• In its advisory opinion on the question put by the Security Council of the United Nations, “What are the legal consequences for States of the continued presence of South Africa in Namibia notwithstanding Security Council Resolution 276 (1970)?” On June 21, 1971, the ICJ issued its advisory opinion by stating that “the continued presence of South Africa in Namibia being illegal, South Africa is under obligation to withdraw its administration from Namibia immediately and thus put an end to its occupation of the Territory.”
• In a case between Libya and Chad, the two countries submitted to the Court a territorial dispute relating to the Aozou Strip in the Sahara. Libya’s claim as made in the case extended far to the south of that strip of land. The Court, in a judgment on February 3, 1994, found wholly in favor of Chad. After and agreement on the implementation of the judgment had been concluded between the two nations, Libyan forces, monitored by an observer force deployed by the Security Council, withdrew from the Aozou strip by May 31, 1994.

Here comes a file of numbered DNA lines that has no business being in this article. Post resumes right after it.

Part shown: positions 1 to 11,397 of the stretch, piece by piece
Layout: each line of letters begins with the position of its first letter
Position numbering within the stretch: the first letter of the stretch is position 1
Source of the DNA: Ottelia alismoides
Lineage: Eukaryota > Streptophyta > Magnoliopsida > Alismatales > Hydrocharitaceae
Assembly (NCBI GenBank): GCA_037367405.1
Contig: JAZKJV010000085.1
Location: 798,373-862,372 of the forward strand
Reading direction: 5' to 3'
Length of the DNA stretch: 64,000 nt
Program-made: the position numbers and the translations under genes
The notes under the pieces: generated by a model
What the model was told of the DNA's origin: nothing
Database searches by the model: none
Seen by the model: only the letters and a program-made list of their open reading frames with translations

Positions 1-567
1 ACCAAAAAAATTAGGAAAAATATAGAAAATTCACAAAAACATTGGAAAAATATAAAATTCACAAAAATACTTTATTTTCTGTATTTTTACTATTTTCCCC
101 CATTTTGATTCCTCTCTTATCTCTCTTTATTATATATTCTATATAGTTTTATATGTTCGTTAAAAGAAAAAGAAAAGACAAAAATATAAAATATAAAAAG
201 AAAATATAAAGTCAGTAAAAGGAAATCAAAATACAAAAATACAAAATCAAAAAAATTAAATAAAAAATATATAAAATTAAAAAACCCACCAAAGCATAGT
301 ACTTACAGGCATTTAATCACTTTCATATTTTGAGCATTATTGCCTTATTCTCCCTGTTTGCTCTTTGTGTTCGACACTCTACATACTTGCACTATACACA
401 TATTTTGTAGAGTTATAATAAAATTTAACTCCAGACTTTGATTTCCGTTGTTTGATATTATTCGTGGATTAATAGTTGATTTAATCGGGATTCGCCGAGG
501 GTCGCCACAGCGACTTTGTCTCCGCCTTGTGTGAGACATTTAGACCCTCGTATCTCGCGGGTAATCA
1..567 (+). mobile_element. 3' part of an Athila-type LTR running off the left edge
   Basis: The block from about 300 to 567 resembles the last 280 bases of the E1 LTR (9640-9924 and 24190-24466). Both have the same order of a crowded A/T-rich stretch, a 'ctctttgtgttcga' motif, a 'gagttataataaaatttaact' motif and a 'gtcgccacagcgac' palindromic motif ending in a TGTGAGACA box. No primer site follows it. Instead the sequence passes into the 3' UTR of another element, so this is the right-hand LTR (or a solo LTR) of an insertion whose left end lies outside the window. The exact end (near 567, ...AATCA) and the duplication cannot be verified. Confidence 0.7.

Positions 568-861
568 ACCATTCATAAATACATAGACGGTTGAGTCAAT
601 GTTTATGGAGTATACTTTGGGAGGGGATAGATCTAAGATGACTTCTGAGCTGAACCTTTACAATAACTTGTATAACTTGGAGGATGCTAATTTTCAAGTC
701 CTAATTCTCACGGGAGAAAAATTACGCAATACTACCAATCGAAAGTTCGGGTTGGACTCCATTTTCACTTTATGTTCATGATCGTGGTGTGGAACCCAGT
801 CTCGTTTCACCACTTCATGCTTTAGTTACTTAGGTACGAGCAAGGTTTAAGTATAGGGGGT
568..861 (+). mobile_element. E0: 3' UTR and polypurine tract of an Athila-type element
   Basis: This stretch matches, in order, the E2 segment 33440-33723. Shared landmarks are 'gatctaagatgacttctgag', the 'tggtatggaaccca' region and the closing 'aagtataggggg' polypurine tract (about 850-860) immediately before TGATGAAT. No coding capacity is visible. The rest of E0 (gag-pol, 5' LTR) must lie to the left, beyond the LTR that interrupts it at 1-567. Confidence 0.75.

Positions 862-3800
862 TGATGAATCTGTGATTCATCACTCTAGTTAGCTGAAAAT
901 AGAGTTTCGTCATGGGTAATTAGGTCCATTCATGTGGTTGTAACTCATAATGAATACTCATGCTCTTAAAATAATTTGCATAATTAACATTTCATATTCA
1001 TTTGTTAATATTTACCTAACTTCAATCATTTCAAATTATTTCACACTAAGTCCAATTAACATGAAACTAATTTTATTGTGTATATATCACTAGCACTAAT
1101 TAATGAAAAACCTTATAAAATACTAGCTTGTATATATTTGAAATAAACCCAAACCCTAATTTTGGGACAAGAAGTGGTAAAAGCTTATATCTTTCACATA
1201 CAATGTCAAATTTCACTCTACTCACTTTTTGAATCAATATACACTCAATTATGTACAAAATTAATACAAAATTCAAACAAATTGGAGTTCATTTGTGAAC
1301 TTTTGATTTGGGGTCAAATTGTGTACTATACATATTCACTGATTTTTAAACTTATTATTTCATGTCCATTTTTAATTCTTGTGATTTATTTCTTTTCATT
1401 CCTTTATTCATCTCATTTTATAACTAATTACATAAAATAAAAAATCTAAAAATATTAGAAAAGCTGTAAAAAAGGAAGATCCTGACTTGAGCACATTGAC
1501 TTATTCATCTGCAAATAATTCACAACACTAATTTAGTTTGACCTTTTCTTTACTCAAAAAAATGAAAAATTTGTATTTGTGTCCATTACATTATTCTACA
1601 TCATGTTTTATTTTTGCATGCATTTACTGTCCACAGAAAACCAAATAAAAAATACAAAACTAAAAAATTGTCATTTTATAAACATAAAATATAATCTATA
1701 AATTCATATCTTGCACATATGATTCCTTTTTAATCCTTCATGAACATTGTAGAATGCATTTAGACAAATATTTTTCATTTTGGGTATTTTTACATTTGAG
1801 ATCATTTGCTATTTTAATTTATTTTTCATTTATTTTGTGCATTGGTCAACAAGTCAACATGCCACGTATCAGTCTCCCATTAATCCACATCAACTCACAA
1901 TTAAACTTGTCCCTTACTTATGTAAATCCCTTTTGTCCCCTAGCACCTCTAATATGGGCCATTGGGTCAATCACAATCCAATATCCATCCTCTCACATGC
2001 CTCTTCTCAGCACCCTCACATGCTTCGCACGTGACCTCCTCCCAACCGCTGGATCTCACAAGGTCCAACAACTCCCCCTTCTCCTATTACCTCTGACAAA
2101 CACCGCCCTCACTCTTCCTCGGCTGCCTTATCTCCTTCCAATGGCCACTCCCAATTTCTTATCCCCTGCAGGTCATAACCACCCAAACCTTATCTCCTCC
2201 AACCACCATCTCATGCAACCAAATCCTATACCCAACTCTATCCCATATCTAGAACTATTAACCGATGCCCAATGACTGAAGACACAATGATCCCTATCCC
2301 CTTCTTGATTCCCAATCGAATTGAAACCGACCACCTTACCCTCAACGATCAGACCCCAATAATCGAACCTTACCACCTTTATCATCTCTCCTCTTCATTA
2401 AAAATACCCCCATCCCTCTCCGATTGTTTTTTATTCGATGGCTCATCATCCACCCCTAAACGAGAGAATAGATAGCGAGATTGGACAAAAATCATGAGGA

In the Middle East, as elsewhere in the world, there are territorial disputes including Sudan and Egypt on international boundary around the “Hala’ib Triangle,” a barren area of 20580 sq km. Libya claims about 19,400 sq klm in northern Niger and part of south-eastern Algeria. Kuwait ownership of Quruh and Umm al Maradim islands is disputed by Saudi Arabia. Iran occupies two islands in the Persian Gulf claimed by the United Arab Emirates: Lesser Tunb (called Tunb as Sughra in Arabic by UAE and Jazireh-ye Tonb-e Kuchek in Paersian by Iran) and Greater Tunb (called Tunb al Kubra in Arabic by UAE and Jarireh-ye Tonb-e Bozorg in Persian by Iran); it jointly administers with the UAE an island in the Persian Gulf claimed by the UAE (called Abu Mussa in Arabic by the UAE and Jazireh-ye Abu Mussa in Persian by Iran)-over which Iran has taken steps to exert unilateral control since 1992, including access restrictions and a military build-up on the island; the UAE has garnered significant diplomatic support in the region in protesting these Iranian actions.